International Relations Department Sponsors Lecture on Public Opinion of U.S. Military Service

Max Marguiles — director of research and assistant professor at the Modern War Institute at West Point — visited Colgate University on Wednesday, Feb. 22, to deliver a lecture on the public’s perception of the United States military and military recruitment. The lecture, titled “Call of Duty? How Public Perceptions of Military Recruitment Affect Support for the Use of Force Abroad,” was sponsored by the Kulla Lecture Family Fund and the Department of International Relations’ “IR and Foreign Policy Lecture Series.”

“[The year] 2023 marks the 50th anniversary of the creation of the All-Volunteer Force,” Margulies said. “This force was created in place of the United States draft after the occurrence of the Vietnam War and national controversy and protest held by many Americans towards the draft in the 1960s.”

In his lecture, Margulies described how after the controversy of the Vietnam War, the United States military decided to end the use of a draft and instead opt for a volunteer system. Today, the US military is composed solely of volunteers who choose to serve the country. Marguiles explained how this has affected many Americans’ perception of the United States military and its involvement in other countries.

“Today, a smaller segment is connected to the army than ever from the American public,” Margulies said. “This means that [fewer] people are connected to wars than ever before, which explains why according to data we have gathered over the past two decades, why the American public opinion to wars has been less negative than in years prior. It’s simply because [fewer] people care.”

Marguiles discussed how the decrease in military recruitment makes sense given the now all-volunteer service. Under a draft army, most male Americans had no choice but to enlist in the military during times of war. Today, with the all-volunteer service, Marguiles noted that it is primarily Americans who have a desire to serve who enroll. In 1968, at the peak of the Vietnam War and military draft recruitment, there were over three million Americans in the military. Now, over fifty years later, there are only slightly over a million Americans in today’s all-volunteer force.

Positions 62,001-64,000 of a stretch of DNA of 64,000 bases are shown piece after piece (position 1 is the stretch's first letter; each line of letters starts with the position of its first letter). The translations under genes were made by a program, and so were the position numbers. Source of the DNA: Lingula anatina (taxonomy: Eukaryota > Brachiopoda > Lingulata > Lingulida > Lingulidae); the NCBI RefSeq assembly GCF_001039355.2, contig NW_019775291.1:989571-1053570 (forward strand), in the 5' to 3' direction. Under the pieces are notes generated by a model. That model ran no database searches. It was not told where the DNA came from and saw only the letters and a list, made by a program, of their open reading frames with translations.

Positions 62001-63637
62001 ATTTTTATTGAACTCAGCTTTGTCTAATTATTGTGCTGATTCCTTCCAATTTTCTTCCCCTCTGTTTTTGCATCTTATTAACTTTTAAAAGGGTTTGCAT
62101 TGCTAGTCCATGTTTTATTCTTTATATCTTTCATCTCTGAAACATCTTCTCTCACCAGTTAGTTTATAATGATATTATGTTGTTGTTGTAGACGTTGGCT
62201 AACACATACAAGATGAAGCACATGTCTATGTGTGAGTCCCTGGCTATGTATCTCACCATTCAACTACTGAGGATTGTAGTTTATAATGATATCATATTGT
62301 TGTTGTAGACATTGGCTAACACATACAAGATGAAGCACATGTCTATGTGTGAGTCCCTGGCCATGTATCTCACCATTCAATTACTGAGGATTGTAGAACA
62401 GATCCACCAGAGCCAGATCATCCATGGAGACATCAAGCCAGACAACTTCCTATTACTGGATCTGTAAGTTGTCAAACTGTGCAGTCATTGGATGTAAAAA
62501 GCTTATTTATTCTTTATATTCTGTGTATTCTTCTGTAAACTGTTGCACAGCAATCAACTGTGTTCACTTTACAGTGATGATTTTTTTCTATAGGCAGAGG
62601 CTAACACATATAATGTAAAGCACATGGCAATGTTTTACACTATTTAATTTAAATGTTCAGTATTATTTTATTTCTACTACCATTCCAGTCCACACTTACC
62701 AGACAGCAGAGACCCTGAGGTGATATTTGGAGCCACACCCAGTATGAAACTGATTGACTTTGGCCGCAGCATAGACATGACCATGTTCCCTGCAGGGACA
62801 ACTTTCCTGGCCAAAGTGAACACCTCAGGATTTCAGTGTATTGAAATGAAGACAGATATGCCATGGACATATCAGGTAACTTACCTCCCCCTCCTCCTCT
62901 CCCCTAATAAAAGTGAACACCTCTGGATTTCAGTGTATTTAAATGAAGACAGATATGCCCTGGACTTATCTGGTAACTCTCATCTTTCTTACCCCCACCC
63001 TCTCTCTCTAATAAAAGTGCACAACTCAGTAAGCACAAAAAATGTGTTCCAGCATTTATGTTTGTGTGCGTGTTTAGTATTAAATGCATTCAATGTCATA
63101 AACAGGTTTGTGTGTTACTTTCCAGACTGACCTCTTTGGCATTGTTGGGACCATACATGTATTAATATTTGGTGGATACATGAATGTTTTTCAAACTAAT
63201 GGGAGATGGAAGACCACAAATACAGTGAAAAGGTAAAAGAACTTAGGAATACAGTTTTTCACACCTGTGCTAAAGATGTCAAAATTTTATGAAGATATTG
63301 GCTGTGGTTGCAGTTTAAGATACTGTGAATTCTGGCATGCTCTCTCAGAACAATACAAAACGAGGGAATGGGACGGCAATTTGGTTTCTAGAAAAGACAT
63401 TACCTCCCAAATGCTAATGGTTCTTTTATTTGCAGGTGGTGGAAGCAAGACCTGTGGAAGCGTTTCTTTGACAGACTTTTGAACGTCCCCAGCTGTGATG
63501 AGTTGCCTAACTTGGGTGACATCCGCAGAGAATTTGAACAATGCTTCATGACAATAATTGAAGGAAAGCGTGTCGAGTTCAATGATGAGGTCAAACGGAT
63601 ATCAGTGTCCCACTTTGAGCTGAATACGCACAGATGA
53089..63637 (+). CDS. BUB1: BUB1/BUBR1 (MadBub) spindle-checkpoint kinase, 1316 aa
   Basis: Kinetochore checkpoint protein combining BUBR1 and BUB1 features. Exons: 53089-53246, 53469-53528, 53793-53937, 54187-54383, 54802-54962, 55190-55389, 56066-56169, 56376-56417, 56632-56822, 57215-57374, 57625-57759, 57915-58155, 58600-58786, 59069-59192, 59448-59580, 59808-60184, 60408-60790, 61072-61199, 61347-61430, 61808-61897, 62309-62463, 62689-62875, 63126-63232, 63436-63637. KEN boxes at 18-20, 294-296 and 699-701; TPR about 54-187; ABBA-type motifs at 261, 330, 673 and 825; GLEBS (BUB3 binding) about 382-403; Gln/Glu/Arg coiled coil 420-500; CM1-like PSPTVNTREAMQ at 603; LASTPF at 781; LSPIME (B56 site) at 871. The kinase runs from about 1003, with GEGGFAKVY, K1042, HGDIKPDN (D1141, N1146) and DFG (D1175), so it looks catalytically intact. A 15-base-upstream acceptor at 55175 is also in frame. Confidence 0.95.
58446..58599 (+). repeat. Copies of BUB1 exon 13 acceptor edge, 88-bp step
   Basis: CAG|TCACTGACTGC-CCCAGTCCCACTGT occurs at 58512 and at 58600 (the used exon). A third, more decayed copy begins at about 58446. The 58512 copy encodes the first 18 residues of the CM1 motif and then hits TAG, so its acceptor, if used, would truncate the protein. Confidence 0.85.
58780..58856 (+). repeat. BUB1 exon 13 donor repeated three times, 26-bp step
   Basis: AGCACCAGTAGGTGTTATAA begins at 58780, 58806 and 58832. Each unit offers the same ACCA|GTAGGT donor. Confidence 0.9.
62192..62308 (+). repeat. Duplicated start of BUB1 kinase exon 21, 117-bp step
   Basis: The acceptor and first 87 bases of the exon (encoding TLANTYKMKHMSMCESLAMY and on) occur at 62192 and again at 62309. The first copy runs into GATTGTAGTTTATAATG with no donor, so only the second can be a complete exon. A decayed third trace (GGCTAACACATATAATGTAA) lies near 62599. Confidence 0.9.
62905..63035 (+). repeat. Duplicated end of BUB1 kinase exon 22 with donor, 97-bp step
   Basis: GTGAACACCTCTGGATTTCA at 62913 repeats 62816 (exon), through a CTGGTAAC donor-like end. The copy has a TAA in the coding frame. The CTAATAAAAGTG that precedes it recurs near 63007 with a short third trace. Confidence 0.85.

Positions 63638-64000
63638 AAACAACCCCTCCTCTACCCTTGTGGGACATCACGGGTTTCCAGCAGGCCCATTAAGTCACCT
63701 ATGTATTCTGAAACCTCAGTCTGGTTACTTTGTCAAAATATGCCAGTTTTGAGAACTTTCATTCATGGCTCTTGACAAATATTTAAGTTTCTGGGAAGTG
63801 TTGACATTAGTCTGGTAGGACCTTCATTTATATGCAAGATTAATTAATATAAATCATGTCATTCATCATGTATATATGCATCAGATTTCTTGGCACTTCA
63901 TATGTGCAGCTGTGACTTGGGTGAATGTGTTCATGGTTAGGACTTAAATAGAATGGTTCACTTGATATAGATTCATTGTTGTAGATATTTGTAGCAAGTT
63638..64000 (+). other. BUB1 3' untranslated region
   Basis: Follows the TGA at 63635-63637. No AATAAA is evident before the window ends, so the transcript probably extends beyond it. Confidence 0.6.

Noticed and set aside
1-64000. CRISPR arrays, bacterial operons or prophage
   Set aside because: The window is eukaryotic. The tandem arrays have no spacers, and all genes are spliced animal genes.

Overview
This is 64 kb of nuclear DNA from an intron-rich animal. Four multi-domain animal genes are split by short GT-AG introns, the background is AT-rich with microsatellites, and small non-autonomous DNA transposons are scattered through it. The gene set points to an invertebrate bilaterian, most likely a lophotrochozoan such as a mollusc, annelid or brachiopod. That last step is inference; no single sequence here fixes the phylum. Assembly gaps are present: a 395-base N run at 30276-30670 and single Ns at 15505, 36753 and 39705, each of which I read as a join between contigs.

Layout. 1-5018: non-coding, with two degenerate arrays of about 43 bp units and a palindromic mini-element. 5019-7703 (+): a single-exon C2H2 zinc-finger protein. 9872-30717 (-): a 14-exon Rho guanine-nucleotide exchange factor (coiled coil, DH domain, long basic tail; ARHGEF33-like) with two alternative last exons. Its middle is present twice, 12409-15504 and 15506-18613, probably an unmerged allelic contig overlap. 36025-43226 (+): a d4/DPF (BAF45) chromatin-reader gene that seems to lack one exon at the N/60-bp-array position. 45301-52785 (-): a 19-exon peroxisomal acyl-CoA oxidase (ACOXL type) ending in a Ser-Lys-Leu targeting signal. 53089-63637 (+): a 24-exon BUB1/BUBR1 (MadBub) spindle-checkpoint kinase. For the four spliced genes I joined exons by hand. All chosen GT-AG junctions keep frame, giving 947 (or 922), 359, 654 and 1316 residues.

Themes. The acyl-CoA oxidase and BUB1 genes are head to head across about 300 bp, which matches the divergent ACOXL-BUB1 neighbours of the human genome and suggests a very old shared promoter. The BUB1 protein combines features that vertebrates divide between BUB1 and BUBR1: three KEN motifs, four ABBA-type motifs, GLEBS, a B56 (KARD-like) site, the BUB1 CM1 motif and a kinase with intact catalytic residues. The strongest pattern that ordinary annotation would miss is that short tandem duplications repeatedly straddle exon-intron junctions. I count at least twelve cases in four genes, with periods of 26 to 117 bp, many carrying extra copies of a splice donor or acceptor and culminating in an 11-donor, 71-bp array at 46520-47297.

This significant drop came as a shock to some in attendance at the lecture, including sophomore Jackson Moran.

“I had no idea that military recruitment had dropped by over half,” Moran said. “That number definitely came as a surprise to me.”

According to Marguiles, a large proportion of Americans’ divisive opinions about past military participation appeared to stem from the United States military draft, which created a connection between many American families and the military. Without this draft, he theorized that there is less of a connection between the military and many Americans.

“If you live under a draft army, more people are exposed to the war and actively going to war,” Margulies said. “This leads to a huge disruption in family planning, and creates a massive upset to many Americans who are told they have no choice but to go to war.”

Marguiles explained that there is now less controversy when members of the armed forces going abroad to war because they have volunteered to do so. Today, numerous Americans do not have a strong opinion towards the military compared to the past, regardless of whether these past feelings were positive or negative, according to Marguiles.

The lecture was organized by Harvey Picker Professor of International Relations, Fred Chernoff, who encouraged all students to attend lectures similar to Margulies’, regardless of how much they know about the topic.

“I absolutely encourage every Colgate student to attend lectures hosted by the University,” Chernoff said. “If you don’t know anything about the lecture topic beforehand, then you’re definitely going to learn a lot by attending.”